On January 1, 2007, a Greenville County ordinance went into effect that banned smoking from a number of places, including restaurants and bars. A few bar and restaurant owners brought suit and a trial judge (The Hon. John Few) permanently enjoined the city from enforcing the ordinance. The trial court held that the ordinance was preempted by state law and that it violated the South Carolina Constitution. The trial court's order can be found here.
The South Carolina Supreme Court has now reversed. The court held that the ordinance was not preempted by state law and is not inconsistent with the Constitution of South Carolina. The trial judge had determined that the General Assembly intended to prohibit local government from imposing any restriction on indoor smoking beyond the restrictions contained in the Clean Indoor Air Act. The trial court focused on a portion of S.C. Code Ann. section 16-17-504 which stated that "any laws, ordinances, or rules enacted pertaining to tobacco products may not supersede state law or regulation."
The state supreme court held that the trial court erred when it "isolated a phrase from section 16-17-504 and interpreted it in such a way as to accomplish preemption under the Clean Indoor Air Act." The supreme court further stated that “it is patent that the language regarding ‘ordinances’ found in section 16-17-504 is intended to relate specifically to the distribution of tobacco products" and not the regulation of indoor smoking.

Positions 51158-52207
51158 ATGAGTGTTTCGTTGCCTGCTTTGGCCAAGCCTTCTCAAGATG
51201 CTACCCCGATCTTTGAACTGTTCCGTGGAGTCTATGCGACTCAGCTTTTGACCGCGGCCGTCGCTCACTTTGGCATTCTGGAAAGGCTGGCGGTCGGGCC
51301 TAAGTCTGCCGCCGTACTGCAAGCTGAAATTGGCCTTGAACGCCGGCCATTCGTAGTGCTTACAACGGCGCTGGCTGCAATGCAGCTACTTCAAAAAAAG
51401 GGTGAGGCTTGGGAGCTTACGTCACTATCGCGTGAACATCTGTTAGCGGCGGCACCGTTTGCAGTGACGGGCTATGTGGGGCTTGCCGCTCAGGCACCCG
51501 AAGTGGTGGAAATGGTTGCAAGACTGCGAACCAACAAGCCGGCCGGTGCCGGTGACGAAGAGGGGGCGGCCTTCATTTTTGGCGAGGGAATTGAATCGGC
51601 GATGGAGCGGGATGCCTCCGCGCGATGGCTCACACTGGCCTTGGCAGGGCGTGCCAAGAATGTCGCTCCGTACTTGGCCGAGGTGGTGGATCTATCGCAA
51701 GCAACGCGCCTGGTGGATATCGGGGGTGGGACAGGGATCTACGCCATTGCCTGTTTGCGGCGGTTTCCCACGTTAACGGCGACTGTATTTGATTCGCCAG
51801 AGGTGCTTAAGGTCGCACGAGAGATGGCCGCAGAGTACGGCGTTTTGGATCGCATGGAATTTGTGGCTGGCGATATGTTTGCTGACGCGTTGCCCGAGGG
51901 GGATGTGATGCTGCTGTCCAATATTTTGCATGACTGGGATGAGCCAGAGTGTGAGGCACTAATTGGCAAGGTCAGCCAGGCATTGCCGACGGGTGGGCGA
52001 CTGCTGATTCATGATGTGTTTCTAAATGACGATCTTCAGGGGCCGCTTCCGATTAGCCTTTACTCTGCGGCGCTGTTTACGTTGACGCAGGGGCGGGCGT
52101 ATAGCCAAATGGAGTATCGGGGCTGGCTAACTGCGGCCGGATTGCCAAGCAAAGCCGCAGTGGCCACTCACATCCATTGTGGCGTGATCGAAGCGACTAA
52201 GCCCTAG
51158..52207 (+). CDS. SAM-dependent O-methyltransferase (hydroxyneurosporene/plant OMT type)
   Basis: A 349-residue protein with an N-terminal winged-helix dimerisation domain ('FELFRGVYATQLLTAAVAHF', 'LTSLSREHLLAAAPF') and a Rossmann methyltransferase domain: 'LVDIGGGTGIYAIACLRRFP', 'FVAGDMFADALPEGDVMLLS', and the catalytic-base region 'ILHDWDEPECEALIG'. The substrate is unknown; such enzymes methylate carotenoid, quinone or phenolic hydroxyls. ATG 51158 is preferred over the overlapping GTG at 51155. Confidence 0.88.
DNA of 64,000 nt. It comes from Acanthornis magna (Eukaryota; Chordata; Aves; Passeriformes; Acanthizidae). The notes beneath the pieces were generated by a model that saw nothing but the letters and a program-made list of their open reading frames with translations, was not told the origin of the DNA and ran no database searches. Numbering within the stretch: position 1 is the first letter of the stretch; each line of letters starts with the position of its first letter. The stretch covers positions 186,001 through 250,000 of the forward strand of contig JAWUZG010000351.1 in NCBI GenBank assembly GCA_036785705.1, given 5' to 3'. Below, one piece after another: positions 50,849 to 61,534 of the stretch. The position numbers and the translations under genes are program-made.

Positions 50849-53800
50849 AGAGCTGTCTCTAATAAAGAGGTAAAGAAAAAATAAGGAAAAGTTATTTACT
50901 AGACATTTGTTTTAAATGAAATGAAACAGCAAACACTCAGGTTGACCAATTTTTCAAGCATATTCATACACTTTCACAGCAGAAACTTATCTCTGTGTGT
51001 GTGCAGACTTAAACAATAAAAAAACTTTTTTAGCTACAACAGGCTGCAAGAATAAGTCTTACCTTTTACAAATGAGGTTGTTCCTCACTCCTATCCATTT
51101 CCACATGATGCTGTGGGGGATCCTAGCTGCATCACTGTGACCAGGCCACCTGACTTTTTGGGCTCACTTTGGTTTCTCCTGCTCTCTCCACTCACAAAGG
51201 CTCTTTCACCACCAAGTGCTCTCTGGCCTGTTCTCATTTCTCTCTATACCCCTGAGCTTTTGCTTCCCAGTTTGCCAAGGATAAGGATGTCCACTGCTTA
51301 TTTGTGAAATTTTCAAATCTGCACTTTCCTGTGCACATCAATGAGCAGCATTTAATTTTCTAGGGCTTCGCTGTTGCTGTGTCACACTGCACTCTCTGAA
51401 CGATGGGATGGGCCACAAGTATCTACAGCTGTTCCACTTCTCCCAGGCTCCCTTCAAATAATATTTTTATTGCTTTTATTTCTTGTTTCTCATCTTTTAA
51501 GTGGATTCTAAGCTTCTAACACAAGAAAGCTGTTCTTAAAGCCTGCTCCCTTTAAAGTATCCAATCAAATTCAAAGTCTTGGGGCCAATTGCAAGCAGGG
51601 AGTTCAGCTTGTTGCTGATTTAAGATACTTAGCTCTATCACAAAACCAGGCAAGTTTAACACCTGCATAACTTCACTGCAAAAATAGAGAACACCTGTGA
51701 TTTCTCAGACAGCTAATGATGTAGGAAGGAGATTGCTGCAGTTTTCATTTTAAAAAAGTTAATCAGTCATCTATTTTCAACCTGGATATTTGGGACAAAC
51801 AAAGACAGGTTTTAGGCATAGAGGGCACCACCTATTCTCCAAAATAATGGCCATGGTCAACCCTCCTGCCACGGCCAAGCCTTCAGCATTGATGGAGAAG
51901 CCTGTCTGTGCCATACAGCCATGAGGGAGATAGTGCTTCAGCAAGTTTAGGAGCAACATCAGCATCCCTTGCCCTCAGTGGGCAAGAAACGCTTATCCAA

The trial court had also found that the ordinance violated Article VIII, section 14 of the South Carolina Constitution. The trial court held that because a violation of the Clean Indoor Air Act constitutes a misdemeanor punishable by a fine, and the Greenville ordinance provides for a fine for smoking in areas not prohibited by state law, the city unconstitutionally criminalized a matter not illegal under the State of South Carolina’s criminal laws.
Article VIII deals with the creation of local government and limits the power of local government in certain areas. The supreme court construed the Greenville Smoking Ordinance as a non-criminal law. Accordingly, the provisions of Article VIII that prohibit a local government from setting aside the criminal laws of the state were not implicated. The supreme court observed that violation of the smoking ordinance constituted an infraction or a public nuisance and thus did not criminalize any conduct.
Accordingly, the court reversed the trial judge’s decision to enjoin the Greenville smoking ban.
While the public has followed this case, the decision does not change much about smoking in bars. Many bars learned that business actually increased because of the ban. Patrons could enjoy a brew and eats without smog.